- For the continuous administration of medication intravenously over several days.
- For the administration of medication that irritates the blood vessels as delivering this type of medication through the veins of the arms may be too painful for the patient.
- For delivery of intravenous high-concentration nutrition.
In these cases using a large vein where plenty of blood is circulated allows the irritating substance to be absorbed quickly. One end of the catheter travels through a vein in the neck down to the patient’s heart while the other is placed under the skin below the clavicle. That end is attached to a small device that resembles three coins stacked on top of each other. The device is hollow and its top, where it touches the skin, is made of rubber.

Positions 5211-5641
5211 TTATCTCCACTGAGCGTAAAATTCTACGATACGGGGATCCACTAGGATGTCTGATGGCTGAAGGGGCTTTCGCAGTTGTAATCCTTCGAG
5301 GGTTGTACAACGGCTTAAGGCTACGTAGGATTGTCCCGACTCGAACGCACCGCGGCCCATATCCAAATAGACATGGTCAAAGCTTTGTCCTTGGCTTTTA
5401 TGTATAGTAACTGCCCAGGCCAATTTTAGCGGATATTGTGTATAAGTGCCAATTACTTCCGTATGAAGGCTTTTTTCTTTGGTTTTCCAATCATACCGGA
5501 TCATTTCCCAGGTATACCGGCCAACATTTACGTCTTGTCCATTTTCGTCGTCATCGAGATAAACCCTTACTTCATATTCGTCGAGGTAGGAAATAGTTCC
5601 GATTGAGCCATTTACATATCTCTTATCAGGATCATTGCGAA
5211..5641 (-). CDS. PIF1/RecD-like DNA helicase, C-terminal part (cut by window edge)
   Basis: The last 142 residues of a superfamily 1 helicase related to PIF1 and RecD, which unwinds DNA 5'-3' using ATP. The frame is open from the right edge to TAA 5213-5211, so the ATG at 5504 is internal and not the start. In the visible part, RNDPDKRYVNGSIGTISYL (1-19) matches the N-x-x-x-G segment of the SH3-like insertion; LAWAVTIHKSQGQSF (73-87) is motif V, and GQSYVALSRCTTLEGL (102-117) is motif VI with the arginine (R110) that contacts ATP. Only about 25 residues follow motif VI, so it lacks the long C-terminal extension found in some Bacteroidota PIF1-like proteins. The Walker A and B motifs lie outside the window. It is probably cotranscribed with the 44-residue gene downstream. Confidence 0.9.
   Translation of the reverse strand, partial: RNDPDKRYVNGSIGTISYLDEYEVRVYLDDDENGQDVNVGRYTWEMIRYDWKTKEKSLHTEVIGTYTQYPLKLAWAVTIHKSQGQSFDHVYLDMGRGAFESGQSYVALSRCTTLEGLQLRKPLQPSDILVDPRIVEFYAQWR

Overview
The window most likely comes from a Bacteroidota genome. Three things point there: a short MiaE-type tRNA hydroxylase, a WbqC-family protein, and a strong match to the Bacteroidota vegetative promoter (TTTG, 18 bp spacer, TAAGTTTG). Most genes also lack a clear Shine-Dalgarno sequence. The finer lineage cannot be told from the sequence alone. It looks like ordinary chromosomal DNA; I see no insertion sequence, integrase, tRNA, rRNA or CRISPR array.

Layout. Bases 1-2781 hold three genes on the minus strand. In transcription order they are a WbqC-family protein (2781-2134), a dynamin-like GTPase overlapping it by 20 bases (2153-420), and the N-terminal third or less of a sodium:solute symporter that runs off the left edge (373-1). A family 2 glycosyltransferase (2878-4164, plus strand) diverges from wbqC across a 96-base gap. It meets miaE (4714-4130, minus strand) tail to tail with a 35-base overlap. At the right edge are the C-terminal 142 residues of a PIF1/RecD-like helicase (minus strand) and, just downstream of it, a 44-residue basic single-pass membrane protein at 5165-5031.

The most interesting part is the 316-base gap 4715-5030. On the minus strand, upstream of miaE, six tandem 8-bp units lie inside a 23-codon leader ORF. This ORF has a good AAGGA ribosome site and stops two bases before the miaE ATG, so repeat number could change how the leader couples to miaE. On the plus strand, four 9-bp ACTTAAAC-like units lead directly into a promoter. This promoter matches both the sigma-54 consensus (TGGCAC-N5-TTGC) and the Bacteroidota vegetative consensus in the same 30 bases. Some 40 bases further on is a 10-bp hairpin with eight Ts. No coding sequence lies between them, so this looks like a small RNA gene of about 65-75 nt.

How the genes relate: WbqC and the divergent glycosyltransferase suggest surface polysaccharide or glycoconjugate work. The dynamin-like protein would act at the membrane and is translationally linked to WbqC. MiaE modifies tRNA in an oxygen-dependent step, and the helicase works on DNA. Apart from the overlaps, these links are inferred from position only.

When a liquid substance is administered or blood is drawn, a numbing cream will be applied in the area of the port and a special needle will be used to pierce through the rubber to access the vein. When the process is complete an anticoagulant will be administered through the port every single time, before the needle is removed. This is to prevent blockages the next time the port has to be used.